Useless facts? It all depends.
If a useless fact causes you to alter your future planning and behavior – it’s probably not a “useless fact” anymore.
This doesn’t mean that a formerly useless fact suddenly turns into a “good and positive” fact, though. It actually may be threatening, worrisome, and panic-inducing.
“The average wedding planner in the U.S. charges $850 per day” is such a fact.
While totally irrelevant and useless to many, it isn’t to me… and I’m planning and behaving a little differently at home these days because of it.
Here’s another seemingly useless fact that I heard a couple of days ago.
A business leader responded to a question by a radio show host by saying, “What gets measured gets managed… and what gets managed … improves.”
I was driving my car at the time and pulled over. I grabbed a pen to write this maxim down right away, knowing I’d forget it otherwise. I’d love to tell you that I spoke it into my iPhone with Siri’s help, but the best I could do was scribble it on the outside of a small white bag left on my passenger seat. (Communicator’s tip: It may make your car look messy, but you never know when you’ll need an old donut bag.)
Via my low-tech retrieval technique, the words were accurately recorded: “What gets measured gets managed… and what gets managed … improves.”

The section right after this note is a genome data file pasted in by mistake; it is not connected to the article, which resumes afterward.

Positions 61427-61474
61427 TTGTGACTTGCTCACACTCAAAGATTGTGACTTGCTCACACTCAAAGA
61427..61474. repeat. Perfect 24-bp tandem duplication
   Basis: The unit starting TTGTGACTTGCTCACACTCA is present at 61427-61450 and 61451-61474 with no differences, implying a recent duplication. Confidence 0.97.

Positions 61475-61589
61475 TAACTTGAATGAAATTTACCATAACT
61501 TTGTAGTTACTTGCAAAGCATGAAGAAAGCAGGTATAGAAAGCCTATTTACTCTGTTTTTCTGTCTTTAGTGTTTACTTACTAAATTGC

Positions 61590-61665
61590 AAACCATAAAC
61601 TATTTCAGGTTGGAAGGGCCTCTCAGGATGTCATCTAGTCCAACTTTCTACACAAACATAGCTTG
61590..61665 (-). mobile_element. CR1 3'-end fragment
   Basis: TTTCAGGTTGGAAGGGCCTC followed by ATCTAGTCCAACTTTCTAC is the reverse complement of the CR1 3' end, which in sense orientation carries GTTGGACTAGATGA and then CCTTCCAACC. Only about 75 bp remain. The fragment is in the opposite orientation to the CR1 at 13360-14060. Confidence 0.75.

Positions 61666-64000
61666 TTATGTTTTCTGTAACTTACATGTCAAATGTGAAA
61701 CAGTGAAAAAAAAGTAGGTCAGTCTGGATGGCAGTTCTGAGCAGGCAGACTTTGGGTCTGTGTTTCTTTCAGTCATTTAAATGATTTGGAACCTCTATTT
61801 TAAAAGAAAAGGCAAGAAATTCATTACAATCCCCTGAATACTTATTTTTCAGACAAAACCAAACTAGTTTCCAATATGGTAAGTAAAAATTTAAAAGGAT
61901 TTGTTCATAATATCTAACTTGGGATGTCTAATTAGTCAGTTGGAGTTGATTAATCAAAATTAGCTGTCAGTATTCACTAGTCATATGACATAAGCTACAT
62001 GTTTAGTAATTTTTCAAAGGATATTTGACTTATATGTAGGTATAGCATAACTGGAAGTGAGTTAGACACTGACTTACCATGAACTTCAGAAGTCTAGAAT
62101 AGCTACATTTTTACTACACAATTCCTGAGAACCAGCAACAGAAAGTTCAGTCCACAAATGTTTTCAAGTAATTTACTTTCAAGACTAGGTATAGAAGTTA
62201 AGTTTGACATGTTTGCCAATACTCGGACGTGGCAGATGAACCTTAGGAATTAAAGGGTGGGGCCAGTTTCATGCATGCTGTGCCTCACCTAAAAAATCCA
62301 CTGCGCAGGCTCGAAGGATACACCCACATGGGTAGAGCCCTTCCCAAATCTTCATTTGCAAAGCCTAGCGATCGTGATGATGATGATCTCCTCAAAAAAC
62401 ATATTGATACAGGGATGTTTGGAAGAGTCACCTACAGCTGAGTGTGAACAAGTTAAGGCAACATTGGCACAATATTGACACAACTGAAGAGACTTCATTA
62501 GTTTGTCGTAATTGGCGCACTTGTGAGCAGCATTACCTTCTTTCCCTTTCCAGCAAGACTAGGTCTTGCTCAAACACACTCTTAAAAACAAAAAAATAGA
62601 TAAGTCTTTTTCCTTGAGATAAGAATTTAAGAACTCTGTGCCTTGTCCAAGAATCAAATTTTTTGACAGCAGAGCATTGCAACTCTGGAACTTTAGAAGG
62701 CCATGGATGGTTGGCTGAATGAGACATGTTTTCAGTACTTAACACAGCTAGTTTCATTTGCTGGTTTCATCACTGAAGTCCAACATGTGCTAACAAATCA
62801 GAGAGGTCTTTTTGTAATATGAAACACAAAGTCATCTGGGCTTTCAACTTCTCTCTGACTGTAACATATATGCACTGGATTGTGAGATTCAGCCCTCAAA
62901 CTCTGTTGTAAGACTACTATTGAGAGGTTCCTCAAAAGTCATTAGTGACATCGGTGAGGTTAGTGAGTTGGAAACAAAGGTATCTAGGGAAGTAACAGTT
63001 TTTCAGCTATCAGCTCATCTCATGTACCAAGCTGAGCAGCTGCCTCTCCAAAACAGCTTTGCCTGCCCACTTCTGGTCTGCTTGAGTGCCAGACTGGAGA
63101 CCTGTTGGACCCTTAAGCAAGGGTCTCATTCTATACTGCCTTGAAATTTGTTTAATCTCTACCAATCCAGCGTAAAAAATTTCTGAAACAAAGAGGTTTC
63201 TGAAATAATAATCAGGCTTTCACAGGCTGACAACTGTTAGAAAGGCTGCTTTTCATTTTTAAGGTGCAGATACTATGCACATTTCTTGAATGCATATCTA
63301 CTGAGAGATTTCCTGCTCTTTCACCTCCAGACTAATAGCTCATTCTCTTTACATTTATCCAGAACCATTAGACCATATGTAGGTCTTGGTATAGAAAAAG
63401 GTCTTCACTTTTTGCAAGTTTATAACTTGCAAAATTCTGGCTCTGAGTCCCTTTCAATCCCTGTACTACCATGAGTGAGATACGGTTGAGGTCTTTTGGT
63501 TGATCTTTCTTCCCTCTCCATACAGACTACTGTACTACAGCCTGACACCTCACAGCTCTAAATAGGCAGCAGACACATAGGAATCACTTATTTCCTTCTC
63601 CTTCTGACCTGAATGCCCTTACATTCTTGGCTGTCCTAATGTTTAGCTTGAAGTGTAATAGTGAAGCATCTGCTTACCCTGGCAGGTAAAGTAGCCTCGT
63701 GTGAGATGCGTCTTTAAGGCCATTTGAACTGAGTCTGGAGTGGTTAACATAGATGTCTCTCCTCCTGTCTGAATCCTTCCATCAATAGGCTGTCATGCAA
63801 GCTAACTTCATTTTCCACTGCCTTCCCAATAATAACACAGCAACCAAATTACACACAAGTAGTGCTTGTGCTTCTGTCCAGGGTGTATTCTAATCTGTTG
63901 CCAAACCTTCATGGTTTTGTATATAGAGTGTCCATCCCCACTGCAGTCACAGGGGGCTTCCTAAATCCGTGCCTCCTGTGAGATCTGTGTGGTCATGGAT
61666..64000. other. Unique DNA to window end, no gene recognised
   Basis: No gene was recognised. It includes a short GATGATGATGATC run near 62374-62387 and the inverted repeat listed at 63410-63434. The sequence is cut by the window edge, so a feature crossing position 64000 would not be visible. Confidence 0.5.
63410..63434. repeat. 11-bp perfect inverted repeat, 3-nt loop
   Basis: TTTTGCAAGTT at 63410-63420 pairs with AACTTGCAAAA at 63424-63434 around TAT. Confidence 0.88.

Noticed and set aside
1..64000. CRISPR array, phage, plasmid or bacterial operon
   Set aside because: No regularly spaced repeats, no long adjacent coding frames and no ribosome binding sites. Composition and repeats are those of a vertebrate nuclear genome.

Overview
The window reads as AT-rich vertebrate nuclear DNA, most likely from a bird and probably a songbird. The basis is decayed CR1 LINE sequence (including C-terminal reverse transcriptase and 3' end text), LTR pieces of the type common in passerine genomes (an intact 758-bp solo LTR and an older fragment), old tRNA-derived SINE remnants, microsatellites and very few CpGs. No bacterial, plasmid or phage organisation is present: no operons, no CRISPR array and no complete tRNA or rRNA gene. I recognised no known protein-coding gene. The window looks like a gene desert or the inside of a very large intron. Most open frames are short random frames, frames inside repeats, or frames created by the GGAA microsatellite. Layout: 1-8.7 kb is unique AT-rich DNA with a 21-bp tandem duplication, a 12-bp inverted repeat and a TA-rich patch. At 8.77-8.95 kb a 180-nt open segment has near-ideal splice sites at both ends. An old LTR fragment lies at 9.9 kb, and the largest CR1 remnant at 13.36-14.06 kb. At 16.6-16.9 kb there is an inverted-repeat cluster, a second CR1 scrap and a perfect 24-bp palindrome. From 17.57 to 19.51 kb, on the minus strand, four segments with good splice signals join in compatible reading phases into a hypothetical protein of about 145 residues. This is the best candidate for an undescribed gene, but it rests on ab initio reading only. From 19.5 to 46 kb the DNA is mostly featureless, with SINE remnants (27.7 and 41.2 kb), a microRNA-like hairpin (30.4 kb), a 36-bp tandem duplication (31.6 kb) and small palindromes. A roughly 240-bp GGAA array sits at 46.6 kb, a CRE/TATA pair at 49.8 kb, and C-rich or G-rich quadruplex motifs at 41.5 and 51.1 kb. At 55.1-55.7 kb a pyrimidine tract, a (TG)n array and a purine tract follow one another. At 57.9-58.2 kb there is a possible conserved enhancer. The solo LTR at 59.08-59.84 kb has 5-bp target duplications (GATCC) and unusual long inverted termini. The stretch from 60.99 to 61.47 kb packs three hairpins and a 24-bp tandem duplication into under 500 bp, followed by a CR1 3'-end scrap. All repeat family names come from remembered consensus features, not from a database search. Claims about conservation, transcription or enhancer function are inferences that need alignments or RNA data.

When I first heard this, my first inclination was to ask, “Is this true?”
After thinking about it a bit, I believe it is true… and it has significance for school leaders and communicators.
This is no useless fact.
We all operate within an ever-evolving standardized tested, common cored, and all-present-and- accounted-for educational environment. With few exceptions, we do our best to embrace, and not deny the present day realities impacting us – so we are continually strategizing, implementing, and improving our programs and instructional practices to ensure that our schools are models for excellence in action.
But despite our combined good work, this statement still nags at me. Why?
“What gets measured gets managed… and what gets managed … improves.”
It reminds me that while we’ve become capable measurers, managers, and improvers, we’ve retreated when it comes to promoting the broad public discussion of WHAT exactly should be measured in first place.
When we – in our school communications planning – are so focused on developing and coordinating good visuals and story lines for our schools and programs (showing what we’re managing) and exploring ways to report out the scores we’re measuring (showing our progress), we’re unintentionally sidestepping our advocacy role for the bigger discussion that should take place.
Or at least I have.
I now see that it’s determining WHAT we measure, manage, and improve that makes all the difference in the world. And sadly, I’m not sure where any fair discussion of the “WHAT” actually occurs today. (I know where the “WHAT” is mandated, audited, and voted on… but I’m hoping for something beyond this. Bet you are, too.)
It’s a question worth asking: Should measuring and managing skill growth and academic proficiency be more important than measuring and managing the TIME our schools need to nurture meaningful relationships, the TIME principals and teachers need to truly listen to students, parents, and each other, and the TIME every student needs for art, music, and creative play?
I wonder. Maybe I should ask an $850 per day wedding consultant…